# word size 8 bits

word_size = 8

# Total number of objects

n = 100000

# Total number of bins

m = 1002569

m_bits = len(bin(m))-2

# Sample from 1 and 0

s = '10'

# Size of object fixed 10

s_char = 10

# Define the hash function

def hash_fn(x, a, b, m):

h = b

# Compute hash with each block of word_size length bits

for i in range(0, len(x), word_size):

h = (h*a + int(x[i:i+word_size], 2)) % m

return h % m

def uniformity_test():

# Random multiplier

a = random.randint(1, 1000)

b = random.randint(1, 1000)

values = []

for i in range(n):

# Generate random string bits 1s and 0s

x = ''.join(random.choice(s) for i in range(word_size*s_char))

# Calculate hash

hsh = hash_fn(x, a, b, m)

values += [hsh]

# data[i][0] = Number of objects assigned to the i-th bin

# data[i][1] = Number of objects not assigned to the i-th bin = n-data[i][0]

data = [[0, n] for i in range(m)]

for k, v in collections.Counter(values).items():

data[k][0] = v

data[k][1] = n-v

# Calculate chi-squared statistics

stat, p, dof, expected = chi2_contingency(data)

# Interpret p-value

alpha = 0.05

print("p value is " + str(p))

if p <= alpha:

print('Non uniform distribution')

else:

print('Uniform distribution')

Our hash function ‘hash_fn’ works with bit vectors. The hash function takes in a block of 8 bits from the input object and computes the hash(i) for the i-th block as follows:

`hash(i) = (hash(i-1)*a + integer rep. of the i-th block of 8 bits) % m`

hash(0) = b

m = number of bins

a, b = constants

On running the above code using our hash function, we can see that the p-value is somewhere around 0.69 which is > 0.05 implying that the null hypothesis is correct or in others words, the distribution of objects into the bins is uniform or random.

**Testing for Avalanche Effect**

To test for avalanche effect, flip a random bit in the original object and check how many bits are flipped in the hash. With a good hash function, almost 50% of the bits are flipped in the hash.

`def avalanche_test():`

# Random multiplier

a = random.randint(1, 1000)

b = random.randint(1, 1000)

u = 0

for i in range(n):

# Generate random string

x = ''.join(random.choice(s) for i in range(word_size*s_char))

# Calculate hash of original object

hsh1 = hash_fn(x, a, b, m)

# Calculate bit representation of original object hash

b1 = bin(hsh1)[2:]

b1 = '0'*(m_bits-len(b1)) + b1

# Flip a random bit in original string

j = random.randint(0, word_size*s_char-1)

f = '1' if x[j] == '0' else '0'

x = x[:j] + f + x[j+1:]

# Calculate hash of modified object

hsh2 = hash_fn(x, a, b, m)

# Calculate bit representation of modified object hash

b2 = bin(hsh2)[2:]

b2 = '0'*(m_bits-len(b2)) + b2

# Calculate number of bits flipped

g = 0

for k in range(m_bits):

g += 1 if b1[k] != b2[k] else 0

u += g/m_bits

# Average number of bits flipped

print(u/n)

Running the above program returns the average ratio of bits flipped as 0.48 which is very close to 0.5. Thus our hash function can be thought to be a relatively good one.

**Collision Test**

Last but not the least, we can run a simulation for the number of collisions when **M >> N i.e. the number of bins are greater than the number of objects**. In an ideal case, each bin should contain at-most one object but with a bad hash function, some bins may contain more than 1 objects.

`def collision_test():`

# Random multiplier

a = random.randint(1, 1000)

b = random.randint(1, 1000)

hash_values = []

for i in range(n):

# Generate random string

x = ''.join(random.choice(s) for i in range(word_size*s_char))

# Calculate hash

hsh = hash_fn(x, a, b, m)

hash_values += [hsh]

bins = []

for k, v in collections.Counter(hash_values).items():

bins += [v]

# Percentage of bins with more than 1 object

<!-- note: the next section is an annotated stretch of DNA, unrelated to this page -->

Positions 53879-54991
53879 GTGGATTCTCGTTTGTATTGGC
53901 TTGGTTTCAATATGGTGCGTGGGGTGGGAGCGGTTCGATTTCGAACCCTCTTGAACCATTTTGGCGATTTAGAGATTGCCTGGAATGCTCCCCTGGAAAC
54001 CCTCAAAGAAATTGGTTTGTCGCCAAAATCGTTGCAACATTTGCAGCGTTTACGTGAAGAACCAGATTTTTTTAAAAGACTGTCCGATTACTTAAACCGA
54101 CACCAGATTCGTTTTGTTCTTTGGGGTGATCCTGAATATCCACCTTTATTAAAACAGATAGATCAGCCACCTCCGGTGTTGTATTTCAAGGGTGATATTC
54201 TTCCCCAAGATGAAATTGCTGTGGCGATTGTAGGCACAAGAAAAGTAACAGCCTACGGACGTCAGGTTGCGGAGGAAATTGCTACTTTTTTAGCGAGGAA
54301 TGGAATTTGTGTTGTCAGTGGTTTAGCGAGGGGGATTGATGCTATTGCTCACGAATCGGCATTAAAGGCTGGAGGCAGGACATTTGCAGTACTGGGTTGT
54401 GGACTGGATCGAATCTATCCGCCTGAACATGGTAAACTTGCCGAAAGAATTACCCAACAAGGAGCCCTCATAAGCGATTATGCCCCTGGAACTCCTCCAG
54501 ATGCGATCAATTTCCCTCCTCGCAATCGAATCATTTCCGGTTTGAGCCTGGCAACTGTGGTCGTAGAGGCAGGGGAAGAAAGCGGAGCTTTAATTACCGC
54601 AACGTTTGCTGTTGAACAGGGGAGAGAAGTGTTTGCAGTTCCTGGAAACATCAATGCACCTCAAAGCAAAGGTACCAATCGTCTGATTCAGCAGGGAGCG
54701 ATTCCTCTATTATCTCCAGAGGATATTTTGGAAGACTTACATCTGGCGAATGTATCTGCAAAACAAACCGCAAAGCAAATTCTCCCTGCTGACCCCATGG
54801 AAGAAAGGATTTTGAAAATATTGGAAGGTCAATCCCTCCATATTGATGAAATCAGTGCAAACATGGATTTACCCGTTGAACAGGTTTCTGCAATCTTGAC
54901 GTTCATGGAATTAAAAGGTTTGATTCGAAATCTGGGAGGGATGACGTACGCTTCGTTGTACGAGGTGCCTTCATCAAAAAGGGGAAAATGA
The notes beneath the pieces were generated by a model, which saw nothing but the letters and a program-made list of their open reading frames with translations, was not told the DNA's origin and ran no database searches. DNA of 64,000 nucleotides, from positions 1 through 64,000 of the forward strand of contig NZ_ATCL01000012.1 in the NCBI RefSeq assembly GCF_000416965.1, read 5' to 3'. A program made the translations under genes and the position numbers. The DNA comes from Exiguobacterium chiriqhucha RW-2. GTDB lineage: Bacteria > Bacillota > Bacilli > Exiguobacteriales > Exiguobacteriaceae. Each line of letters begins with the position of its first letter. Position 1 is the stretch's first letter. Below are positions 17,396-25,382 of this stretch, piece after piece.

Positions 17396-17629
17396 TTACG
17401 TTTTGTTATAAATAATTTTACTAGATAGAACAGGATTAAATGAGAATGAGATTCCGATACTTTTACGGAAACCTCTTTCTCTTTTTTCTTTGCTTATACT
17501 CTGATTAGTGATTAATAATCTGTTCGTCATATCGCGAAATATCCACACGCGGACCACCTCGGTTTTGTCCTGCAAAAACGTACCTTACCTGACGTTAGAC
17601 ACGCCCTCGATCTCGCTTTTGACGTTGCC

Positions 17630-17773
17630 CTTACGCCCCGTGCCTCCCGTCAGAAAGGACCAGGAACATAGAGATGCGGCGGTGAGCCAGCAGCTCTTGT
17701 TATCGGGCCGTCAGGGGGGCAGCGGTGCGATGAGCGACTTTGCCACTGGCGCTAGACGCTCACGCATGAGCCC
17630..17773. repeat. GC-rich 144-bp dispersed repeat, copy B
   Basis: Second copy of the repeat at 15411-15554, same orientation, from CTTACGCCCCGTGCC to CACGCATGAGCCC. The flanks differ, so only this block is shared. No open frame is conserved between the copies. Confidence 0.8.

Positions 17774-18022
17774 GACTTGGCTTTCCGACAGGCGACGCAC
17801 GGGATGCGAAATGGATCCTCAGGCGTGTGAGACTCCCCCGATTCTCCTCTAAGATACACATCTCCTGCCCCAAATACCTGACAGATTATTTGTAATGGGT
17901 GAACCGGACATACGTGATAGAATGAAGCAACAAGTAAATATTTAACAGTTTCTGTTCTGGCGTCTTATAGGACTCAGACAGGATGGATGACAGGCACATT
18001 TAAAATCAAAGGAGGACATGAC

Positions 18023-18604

print(len([x for x in bins if x > 1])*100/m)

# Maximum size of a bin

print(max(bins))

By using the above hash function, 0.45% of bins has greater than 1 object while maximum number of objects in any bin is 4.

This is certainly not a bad statistics.

Now let’s test a popular hash function using our above metrics:

**Java’s hashCode()**

The hash function is defined as below:

`s[0]*31^(n-1) + s[1]*31^(n-2) + ... + s[n-1]`

s[i] is the i-th character and n is the total number of characters.

Replace the hash_fn method in the above codes with the following method:

`def hash_fn(x, a, b, m):`

h = 0

p = 1

for i in range(len(x)-1, -1, -word_size):

h += int(x[(i-word_size+1):(i+1)], 2)*p

p *= 31

return h % m

Although, hashCode() function requires using 2³² bins i.e. a 32 bit integer, but for the sake of the calculations above, we will keep it lower so that test results could be generated.

The results are as following:

- Uniformity Test — p-value=0.85 indicating objects are uniformly distributed across bins.
- Avalanche Test = Average number of bits flipped is 0.4
- Collision Test — Percentage of bins with > 1 objects = 0.47%

## References

- S. Derosiaux | The murmur3 hash function: hashtables, bloom filters, hyperloglog (sderosiaux.com)
- Choosing a Non-Cryptographic Hash Function | Erik Rigtorp
- Designing a good non-cryptographic hash function · (ticki.github.io)
- Performance of the most common noncryptographic hashfunctions (uc3m.es)
- Cryptographic and Non-Cryptographic Hash Functions · Dadario’s Blog
- Evaluation and Design of Non-cryptographic Hash Functions for Network Data Stream Algorithms | IEEE Conference Publication | IEEE Xplore
- Best non-cryptographic hashing function in Python (size and speed) — Peterbe.com
- security — Which hashing algorithm is best for uniqueness and speed? — Software Engineering Stack Exchange
- For Hashing, The Fastest of the Fastest? … Meet t1ha | by Prof Bill Buchanan OBE | ASecuritySite: When Bob Met Alice | Medium
- Cryptographic hash function vs. non-cryptographic hash function examples and compare — Information Security Stack Exchange
- algorithm — What is a good Hash Function? — Stack Overflow
- hash_survey.dvi (stanford.edu)
- 0–387–34805–0_39.pdf (springer.com)
- Practical Hash Functions for Similarity Estimation and Dimensionality Reduction (nips.cc)
- smhasher/src/MurmurHash3.cpp at master · aappleby/smhasher (github.com)
- .:: General Purpose Hash Function Algorithms — By Arash Partow ::.